bank rates

The Fed Says Interest Rates Won’t Rise Until 2014: What’s Next For Savers?

CD rates will remain low.What the Federal Reserve said Wednesday shouldn’t come as a surprise.

Ben Bernanke and company telegraphed it for weeks.

But that doesn’t make the words hurt any less: The Fed expects to keep interest rates at record low levels “at least through late 2014” in an effort to boost an economy still hurting from the 2008 recession.

That’s a full 18 months longer than savers had come to expect.

And there’s no guarantee the rates will increase even then.

Remember, we started down this path in August when the Fed’s rate-setting committee first crushed savers by announcing it would hold short-term interest rates at record lows “at least through mid-2013.”

There’s that phrase again, “at least.”

The news was devastating to anyone who depends on decent interest from their savings to pay for living expenses or pad their retirement accounts.

That’s because the Fed influences how much savers earn on their deposits by setting what’s called the federal funds rate — the interest rate that banks pay to borrow money that other banks have on deposit with the Federal Reserve.

Since December 2008, the Federal Open Markets Committee has held that rate at 0% to 0.25% in an effort to spur lending and boost the economy.

That cheap money means there’s less demand for your deposits from banks.

As mentioned, there is no guarantee the Fed will move off the 0% policy at the end of 2014.

Some members of the Fed’s rate-setting committee believe rates will remain exceptionally low beyond that date (some think rates will increase sooner), new projections released Wednesday show.

But, as Bernanke said during a press conference, a majority of the board members think they will keep interest rates below 1% through the end of 2014 with a long-run estimate showing interest rates eventually will climb to 4% to 4.5%.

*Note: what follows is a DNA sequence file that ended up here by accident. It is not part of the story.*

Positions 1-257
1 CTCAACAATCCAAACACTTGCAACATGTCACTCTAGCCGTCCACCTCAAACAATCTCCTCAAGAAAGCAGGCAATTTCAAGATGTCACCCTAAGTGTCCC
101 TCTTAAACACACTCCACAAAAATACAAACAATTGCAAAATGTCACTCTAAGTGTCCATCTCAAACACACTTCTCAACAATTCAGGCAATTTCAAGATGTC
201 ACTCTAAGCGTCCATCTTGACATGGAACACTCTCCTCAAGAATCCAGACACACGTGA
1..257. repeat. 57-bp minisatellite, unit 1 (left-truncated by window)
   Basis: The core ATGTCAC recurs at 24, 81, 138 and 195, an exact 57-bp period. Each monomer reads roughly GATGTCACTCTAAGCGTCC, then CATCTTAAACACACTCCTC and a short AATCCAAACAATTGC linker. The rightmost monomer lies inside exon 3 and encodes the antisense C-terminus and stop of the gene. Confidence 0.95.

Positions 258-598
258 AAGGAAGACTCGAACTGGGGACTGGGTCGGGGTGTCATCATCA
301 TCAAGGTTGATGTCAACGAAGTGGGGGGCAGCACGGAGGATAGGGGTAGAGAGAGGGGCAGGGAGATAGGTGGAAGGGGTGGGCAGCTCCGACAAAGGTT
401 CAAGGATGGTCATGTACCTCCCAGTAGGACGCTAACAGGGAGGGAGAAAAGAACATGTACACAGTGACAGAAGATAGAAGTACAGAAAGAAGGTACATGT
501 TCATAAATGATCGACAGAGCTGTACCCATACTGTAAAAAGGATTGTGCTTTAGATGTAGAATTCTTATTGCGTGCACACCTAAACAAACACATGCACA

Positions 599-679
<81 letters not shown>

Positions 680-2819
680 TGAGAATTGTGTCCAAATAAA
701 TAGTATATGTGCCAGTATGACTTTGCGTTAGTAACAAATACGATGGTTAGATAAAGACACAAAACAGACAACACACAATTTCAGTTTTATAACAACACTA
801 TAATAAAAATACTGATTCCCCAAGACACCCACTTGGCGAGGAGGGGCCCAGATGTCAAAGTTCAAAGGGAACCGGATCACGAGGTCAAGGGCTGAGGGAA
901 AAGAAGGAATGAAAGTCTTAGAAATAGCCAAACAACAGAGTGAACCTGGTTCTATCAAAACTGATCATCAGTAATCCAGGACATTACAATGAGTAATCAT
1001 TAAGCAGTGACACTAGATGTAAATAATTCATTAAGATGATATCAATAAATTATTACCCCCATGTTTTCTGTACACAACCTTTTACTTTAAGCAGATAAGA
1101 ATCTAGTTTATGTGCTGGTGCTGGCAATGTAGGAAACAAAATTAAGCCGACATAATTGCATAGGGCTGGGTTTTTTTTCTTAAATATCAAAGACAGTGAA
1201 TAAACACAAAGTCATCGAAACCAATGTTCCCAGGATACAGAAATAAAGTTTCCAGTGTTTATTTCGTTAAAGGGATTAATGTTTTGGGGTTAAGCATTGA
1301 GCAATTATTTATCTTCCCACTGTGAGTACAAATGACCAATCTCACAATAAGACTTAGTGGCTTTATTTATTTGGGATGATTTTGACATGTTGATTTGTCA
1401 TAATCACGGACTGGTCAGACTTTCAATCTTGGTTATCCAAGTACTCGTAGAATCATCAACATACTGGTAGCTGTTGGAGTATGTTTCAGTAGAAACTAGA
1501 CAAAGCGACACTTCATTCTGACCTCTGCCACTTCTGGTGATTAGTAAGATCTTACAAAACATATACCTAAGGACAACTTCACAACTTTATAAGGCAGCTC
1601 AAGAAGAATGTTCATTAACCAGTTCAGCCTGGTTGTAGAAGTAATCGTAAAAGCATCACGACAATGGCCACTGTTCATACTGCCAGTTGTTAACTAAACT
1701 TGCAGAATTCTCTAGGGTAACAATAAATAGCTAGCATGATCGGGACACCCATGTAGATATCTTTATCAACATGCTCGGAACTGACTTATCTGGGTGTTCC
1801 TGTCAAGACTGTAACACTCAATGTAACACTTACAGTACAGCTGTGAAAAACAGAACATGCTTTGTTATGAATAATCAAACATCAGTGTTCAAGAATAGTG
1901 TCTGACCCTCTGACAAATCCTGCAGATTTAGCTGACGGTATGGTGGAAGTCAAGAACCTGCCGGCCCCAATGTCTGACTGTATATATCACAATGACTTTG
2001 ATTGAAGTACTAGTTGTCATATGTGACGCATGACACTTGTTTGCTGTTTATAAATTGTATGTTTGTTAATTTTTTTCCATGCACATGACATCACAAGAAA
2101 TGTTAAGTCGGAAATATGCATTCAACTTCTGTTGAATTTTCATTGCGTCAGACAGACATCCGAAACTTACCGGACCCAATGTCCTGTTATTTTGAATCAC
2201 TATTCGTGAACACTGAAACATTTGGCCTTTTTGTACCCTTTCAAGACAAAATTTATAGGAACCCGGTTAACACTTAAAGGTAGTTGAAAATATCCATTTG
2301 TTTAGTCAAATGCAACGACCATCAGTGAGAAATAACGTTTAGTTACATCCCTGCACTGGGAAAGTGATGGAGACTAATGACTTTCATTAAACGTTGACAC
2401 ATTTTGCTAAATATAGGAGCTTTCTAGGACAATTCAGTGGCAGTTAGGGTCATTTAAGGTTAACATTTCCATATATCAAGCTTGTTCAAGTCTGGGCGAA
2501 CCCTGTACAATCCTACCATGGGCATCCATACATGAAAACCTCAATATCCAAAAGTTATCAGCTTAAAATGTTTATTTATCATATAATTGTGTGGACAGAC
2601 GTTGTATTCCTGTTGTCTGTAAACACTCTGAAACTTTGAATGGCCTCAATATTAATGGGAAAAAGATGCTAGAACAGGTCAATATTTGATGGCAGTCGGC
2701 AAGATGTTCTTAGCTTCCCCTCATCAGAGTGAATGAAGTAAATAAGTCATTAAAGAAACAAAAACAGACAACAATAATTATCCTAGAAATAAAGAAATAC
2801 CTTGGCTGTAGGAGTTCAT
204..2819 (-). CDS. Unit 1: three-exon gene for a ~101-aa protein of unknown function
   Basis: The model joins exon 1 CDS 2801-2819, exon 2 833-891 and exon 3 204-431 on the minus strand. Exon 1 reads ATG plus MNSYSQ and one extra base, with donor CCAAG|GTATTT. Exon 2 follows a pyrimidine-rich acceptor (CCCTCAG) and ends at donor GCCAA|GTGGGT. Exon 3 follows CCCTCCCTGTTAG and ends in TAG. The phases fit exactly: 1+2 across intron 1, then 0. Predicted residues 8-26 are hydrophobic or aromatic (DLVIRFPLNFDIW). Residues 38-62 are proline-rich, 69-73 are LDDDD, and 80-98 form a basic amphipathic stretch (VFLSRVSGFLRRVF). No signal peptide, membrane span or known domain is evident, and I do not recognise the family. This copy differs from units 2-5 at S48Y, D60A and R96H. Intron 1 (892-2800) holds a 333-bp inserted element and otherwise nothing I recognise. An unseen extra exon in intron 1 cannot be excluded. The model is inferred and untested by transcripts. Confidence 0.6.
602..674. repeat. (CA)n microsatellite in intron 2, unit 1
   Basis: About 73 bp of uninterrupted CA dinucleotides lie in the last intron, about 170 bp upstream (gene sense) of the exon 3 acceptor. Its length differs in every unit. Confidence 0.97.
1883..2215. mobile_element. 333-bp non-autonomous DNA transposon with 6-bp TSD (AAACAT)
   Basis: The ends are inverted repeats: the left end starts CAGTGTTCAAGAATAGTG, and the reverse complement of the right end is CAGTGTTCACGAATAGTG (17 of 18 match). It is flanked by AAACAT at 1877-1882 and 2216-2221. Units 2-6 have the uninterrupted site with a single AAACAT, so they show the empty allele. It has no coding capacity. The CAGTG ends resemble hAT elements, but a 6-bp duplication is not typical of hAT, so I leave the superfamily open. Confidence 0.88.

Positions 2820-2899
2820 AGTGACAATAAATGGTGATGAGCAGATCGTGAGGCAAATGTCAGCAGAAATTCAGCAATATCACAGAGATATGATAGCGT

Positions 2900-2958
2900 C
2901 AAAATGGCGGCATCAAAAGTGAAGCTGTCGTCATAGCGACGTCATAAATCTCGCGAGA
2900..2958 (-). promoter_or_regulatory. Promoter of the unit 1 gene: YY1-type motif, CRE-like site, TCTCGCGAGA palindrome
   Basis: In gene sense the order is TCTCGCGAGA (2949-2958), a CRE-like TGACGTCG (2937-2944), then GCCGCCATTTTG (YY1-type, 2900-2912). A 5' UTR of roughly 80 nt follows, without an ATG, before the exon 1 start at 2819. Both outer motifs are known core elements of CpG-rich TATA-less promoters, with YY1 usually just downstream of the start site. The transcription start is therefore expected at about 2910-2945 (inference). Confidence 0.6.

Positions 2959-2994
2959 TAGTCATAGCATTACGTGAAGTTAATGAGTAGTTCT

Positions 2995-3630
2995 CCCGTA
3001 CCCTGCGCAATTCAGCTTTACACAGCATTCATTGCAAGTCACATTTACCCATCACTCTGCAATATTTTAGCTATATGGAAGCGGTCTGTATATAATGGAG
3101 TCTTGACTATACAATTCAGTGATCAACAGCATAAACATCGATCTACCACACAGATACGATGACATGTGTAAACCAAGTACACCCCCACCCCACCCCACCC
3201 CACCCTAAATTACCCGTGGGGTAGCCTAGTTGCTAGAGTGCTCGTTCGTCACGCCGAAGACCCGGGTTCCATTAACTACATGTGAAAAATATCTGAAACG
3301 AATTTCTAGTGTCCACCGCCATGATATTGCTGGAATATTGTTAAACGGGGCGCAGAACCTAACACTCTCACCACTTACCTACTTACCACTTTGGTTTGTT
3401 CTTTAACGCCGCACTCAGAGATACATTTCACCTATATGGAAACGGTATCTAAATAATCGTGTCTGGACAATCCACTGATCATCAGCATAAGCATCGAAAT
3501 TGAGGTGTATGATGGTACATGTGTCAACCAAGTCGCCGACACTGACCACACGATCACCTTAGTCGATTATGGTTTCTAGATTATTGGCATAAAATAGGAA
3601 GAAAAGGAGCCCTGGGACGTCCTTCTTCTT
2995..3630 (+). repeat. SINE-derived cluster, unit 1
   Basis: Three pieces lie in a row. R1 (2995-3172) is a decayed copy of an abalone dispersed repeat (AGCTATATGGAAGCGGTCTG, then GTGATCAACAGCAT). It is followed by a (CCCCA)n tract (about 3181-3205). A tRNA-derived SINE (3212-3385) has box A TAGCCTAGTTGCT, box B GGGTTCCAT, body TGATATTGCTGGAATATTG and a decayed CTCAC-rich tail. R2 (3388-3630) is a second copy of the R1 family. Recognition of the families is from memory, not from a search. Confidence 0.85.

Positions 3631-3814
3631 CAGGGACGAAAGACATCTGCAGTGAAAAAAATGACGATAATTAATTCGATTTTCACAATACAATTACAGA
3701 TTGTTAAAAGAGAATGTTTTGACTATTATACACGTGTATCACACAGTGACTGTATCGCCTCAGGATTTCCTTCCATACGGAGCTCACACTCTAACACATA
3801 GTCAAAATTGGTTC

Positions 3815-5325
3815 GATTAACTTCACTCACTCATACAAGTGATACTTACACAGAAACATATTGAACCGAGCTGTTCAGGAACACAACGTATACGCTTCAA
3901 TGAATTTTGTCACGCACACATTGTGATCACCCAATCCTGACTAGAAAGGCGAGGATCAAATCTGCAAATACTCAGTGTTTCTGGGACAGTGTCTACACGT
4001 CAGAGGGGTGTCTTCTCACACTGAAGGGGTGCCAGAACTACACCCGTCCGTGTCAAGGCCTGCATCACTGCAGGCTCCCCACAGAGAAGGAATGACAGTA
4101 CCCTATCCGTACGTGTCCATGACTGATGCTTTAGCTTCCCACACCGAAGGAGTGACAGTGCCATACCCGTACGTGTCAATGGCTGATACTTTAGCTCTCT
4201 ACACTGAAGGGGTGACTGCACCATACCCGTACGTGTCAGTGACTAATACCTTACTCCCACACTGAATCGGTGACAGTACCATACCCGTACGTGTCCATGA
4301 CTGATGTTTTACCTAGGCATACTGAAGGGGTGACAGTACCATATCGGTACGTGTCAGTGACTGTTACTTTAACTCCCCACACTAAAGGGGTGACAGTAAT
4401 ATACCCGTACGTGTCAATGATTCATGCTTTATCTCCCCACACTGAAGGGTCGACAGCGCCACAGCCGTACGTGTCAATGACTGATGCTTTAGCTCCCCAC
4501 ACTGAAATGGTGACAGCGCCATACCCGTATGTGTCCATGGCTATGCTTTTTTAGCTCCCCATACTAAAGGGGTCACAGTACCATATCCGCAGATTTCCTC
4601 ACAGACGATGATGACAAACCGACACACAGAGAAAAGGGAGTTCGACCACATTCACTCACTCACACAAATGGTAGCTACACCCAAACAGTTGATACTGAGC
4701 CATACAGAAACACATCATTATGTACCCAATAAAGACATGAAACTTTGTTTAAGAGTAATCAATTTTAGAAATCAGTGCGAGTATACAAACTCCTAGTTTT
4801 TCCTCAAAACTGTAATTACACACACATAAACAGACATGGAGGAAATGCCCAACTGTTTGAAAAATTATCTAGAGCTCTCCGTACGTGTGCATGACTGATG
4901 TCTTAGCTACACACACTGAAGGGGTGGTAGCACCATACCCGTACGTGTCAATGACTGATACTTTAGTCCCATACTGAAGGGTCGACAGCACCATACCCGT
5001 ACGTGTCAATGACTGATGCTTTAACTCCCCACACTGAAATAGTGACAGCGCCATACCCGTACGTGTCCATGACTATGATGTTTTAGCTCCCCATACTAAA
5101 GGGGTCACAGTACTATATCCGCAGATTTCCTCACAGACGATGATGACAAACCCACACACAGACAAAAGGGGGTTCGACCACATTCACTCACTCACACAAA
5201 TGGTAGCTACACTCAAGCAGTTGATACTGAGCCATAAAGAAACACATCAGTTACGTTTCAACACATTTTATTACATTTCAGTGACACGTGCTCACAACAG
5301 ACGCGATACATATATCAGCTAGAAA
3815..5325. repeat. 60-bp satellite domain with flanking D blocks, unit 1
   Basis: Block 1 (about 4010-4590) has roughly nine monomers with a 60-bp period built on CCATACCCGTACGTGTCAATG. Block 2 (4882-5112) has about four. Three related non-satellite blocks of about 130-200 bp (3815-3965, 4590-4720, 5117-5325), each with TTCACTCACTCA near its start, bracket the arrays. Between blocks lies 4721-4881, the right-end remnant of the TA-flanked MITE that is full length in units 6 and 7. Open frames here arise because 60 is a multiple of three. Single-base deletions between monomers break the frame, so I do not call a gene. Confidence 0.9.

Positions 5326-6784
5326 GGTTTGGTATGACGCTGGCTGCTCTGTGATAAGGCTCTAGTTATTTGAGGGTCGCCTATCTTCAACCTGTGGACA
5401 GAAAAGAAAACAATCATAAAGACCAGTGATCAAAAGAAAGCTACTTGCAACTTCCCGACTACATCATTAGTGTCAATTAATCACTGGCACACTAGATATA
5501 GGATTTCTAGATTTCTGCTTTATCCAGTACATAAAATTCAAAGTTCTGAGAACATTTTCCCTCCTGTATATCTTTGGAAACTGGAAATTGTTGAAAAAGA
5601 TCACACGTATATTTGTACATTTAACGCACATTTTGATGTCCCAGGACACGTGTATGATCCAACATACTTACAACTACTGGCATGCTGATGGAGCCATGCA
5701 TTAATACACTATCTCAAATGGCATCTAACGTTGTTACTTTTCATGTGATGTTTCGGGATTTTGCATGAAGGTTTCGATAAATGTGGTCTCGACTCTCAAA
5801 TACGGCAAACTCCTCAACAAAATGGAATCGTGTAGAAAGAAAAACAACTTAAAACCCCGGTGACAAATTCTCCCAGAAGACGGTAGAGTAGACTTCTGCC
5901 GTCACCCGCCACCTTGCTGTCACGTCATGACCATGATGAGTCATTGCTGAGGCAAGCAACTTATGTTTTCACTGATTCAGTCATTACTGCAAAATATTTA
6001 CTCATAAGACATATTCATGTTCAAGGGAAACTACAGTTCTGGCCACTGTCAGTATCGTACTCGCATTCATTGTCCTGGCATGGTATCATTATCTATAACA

If there is one thing the Fed’s first rate bombshell helped do, it set a benchmark we all could use to plan our next moves. Now we have a new benchmark — a much longer period during which we can expect terrible interest rates.

It might be helpful to look at what happened to CD rates in the wake of the Fed’s first announcement in August.

We track the top nationally available bank CD rates daily for our CD Rates Leaderboard.

As we pointed out in an earlier post, the best CD rates fell between 16% and 21% in 2011.

When it comes to several of the CD rates terms we track, much of that decline occurred in the months after the Fed announcement:

  • The top 24-month CD rate declined 13% between Aug. 9 and the end of the year.
  • The top 36-month CD rate declined 17.5%.
  • The top 60-month CD rate declined 15%.

While we can’t predict what will happen going forward, it’s probably fair to surmise that banks and credit unions will continue to lower rates on certificates of deposits, savings accounts and money market accounts.

That’s why, when it comes to CDs, we recommend a strategy of finding the longest terms with the highest CD rates and buying now.

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Comments (3)
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3 Existing Comments
  1. Mike Cetera said:
    on January 25th at 02:24 pm

    Ben Bernanke either doesn’t appreciate the true state of inflation or has no idea how far CD rates have fallen. His response during Wednesday’s press conference to a question about inflation eating away at savings: “Over a longer period of time, even if you have money in a CD or some other investment vehicle, the interest rate will compensate you for inflation. The two are tied together.”

  2. SeniorSaver said:
    on January 25th at 03:39 pm

    Given the Fed’s successful efforts over the past three years to achieve negative real interest rates, Bernanke’s statement is truly astounding. I guess the catch is the phrase “over a longer period of time.” I’m sure that means well beyond the life expectancy of anyone on Social Security today.

  3. HANIFAgrafikacom said:
    on January 28th at 11:07 pm

    nice post, thanks for information